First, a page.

I’d love to hear how you manage your bookshelf?  Do you keep every book you read?  Are you more ruthless than I am?

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{ 11 comments… read them below or add one }

Erin @ Simply Frugal Mom January 26, 2012 at 9:55 pm

I think we are literary soulmates. My book shelf looks very similar. Although my go-to Maeve Binchy is The Copper Beech. Great book of short stories. Everytime I edit my bookshelf, I find a few more to let go. Now if I could only get my husband to surrender his old physics textbooks.


tina January 26, 2012 at 10:49 pm

Hi Melody,
I love reading and I have hard time to separate with books I love. I still keep my Jane Eyre and all Grisham books that I have 🙂
Just wanted to share that I also recenetly discovered the Cedar Cove series, and I fell under Debbie Macomber’s spell. Gosh, isn’t she good? Similarly to you, I started from the second book and I am impatient to see what will happen next. Her other books are also so compelling….


Andrea January 27, 2012 at 6:37 am

I’ve been using for my books. It does cost to send the books, but you collect points and can then request books from your wishlist. I use my wishlist for books to give as baby gifts, etc.


alli January 27, 2012 at 9:56 am

I have 4-5 people I share books w & they do too. To me books are a gift to be shared & I hv no trouble passing them on. I hv also use my kindle for almost everything now which allows my book addiction to just keep growing. I’ve switched most of my magazines to my kindle too. I LOVE the lack of clutter this allows.


Meghan January 27, 2012 at 10:19 am

You should try Barbara Kingsolver “The Poisonwood Bible” and Jodi Piccoult. I also love Wally Lamb “She’s Come Undone”.


Melody January 27, 2012 at 12:19 pm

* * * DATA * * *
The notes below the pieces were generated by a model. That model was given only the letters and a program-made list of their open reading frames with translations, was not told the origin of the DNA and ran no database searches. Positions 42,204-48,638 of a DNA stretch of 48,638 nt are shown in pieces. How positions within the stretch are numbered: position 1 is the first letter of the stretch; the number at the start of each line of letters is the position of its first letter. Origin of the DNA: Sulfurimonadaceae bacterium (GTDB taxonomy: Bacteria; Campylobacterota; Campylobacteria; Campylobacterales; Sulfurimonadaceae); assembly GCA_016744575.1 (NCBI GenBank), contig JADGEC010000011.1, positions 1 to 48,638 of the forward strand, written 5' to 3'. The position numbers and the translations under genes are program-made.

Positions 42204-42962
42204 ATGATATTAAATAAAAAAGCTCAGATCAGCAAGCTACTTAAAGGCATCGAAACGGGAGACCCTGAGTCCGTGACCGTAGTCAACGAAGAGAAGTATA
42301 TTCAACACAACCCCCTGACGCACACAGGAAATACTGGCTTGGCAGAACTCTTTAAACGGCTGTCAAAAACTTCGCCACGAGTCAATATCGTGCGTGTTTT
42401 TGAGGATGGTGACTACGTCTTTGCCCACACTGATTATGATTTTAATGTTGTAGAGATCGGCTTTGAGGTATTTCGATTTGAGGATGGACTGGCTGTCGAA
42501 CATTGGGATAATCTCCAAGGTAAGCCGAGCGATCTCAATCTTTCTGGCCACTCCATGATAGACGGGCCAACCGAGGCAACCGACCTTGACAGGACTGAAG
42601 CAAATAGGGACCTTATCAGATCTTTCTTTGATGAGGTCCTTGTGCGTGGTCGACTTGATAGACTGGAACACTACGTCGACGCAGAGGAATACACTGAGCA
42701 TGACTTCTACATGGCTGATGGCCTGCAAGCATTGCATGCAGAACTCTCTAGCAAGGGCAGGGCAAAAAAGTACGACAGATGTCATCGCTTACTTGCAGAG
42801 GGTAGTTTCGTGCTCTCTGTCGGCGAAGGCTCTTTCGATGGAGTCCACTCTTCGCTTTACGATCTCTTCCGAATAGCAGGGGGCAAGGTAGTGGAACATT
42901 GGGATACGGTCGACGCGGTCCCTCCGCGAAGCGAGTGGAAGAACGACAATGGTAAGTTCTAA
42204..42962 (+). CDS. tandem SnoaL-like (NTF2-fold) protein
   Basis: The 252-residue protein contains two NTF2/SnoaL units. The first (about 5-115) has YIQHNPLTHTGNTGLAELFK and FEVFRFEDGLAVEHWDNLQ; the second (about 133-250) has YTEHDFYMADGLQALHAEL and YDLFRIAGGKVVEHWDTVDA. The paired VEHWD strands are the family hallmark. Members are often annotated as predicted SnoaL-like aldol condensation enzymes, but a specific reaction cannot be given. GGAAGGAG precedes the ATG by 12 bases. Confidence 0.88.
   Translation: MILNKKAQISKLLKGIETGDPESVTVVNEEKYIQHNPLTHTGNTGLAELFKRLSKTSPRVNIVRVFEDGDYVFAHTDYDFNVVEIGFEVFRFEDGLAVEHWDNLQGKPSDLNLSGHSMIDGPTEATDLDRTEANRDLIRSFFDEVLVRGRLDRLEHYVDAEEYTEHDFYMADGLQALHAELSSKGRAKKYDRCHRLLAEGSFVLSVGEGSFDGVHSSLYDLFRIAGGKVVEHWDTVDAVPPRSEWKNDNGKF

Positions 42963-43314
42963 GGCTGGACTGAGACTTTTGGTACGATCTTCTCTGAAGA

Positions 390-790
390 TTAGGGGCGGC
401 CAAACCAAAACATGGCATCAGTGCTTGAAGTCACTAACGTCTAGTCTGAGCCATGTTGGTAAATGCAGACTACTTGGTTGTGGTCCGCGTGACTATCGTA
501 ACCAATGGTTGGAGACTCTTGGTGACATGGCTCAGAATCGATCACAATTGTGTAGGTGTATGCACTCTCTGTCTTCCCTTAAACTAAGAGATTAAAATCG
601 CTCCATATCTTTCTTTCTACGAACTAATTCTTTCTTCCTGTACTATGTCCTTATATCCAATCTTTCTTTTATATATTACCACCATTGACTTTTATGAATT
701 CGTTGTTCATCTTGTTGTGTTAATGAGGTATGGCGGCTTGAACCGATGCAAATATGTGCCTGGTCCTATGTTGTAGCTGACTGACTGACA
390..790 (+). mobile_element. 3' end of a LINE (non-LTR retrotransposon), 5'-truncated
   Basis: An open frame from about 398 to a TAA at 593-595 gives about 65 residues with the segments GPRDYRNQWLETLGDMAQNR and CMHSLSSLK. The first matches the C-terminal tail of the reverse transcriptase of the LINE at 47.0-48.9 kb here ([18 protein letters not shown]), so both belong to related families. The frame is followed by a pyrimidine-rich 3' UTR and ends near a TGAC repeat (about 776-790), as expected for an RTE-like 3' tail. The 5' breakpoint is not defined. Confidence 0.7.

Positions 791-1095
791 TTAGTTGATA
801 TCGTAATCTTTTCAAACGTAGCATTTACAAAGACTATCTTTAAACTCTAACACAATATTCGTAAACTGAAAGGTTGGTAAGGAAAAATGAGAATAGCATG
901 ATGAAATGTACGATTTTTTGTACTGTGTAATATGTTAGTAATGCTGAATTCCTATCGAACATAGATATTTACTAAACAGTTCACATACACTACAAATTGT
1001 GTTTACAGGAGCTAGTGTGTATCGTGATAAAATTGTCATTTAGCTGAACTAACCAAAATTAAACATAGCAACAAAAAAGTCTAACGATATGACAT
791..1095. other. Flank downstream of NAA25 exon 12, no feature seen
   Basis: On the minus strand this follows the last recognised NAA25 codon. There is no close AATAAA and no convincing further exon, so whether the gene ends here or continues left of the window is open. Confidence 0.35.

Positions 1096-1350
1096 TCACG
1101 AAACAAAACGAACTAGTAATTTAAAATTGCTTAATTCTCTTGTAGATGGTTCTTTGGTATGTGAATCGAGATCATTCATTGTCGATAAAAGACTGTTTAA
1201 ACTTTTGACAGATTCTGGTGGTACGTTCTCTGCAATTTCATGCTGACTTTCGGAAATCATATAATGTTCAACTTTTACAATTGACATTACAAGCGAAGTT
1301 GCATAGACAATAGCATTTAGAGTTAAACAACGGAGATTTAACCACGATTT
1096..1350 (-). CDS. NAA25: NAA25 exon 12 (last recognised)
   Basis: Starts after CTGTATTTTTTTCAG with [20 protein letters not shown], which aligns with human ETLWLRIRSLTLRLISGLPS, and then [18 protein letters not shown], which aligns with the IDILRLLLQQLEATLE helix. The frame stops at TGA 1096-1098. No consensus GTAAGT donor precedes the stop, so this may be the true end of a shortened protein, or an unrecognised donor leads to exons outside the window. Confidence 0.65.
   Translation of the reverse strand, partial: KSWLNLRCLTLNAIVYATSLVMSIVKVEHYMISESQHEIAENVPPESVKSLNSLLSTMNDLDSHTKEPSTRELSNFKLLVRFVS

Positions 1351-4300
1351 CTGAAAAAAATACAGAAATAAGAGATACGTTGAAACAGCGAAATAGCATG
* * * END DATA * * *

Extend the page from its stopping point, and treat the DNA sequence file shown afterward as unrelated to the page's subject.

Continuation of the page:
I read She’s Come Undone several years ago and read it over and over. It was really depressing, but oddly inspiring. I couldn’t even tell you why I liked it so much, but it was compelling enough to re-read it.

I read Barbara Kingsolver’s Prodigal Summer and really didn’t care for it (which I rarely say, I usually like most everything to some degree). I’ll have to try The Poisonwood Bible. I just saw on her website an interesting sounding story called Animal, Vegetable, Miracle.


Judie M. January 27, 2012 at 8:00 pm

HI, Melody. I would definitely recommend Barbara Kingsolver (she has a collection of essays that I love called “High Tide in Tucson.” The stories are perfect for short reading periods. 🙂 I love this post and agree with so much you’ve said (book collections, especially). Have you read the Hunger Games series?


Melody January 27, 2012 at 8:11 pm

Oddly enough, I haven’t. I went to the movies with some friends and the trailer for the movie came on and they almost fell out of their chairs when they heard I hadn’t read it. 🙂 Since my 2nd son was born, I have to steal moments to read (especially with the blog). It’s on my list for sure!


tina January 28, 2012 at 2:06 pm

well, I like the idea of passing on the good books to someone else, but may be I’ll just let them borrow my books 🙂
Just can’t think of getting rid of favorites permanently.
Melody, I wonder do you recognize some of the characters from Cedar Cove in real people from Port Orchard? Is is too naive to ask that?


Melody January 28, 2012 at 2:33 pm

I never give away the really good ones, I hang on to those. 🙂

That’s a great question, I’m sure I can definitely see some of the people from my home town in those stories. Probably why I like them so much!


Michelle January 31, 2012 at 2:05 pm

Melody – first I have to thank you for your blog. It’s always an interesting read & inspiring as well. You mentioned Grisham & A Time to Kill, & I just had to pass along info about a new movie that is similar I really think you & your husband may enjoy (your readers may too). It’s an independent film coming out in a couple of weeks called Deadline & is based on a true story & book as well. It tells the story of a 20 yr old unsolved racially motivated murder in a small southern town. Despite warnings from his publisher & others in town, a young journalist decides to investigate the case searching for the truth. Redemption & family are themes that are woven throughout this movie, which we don’t see in media too often these days. Check out the trailer & get more info at – it’s definitely worth your time! Thanks again for all your posts – they are always enjoyable.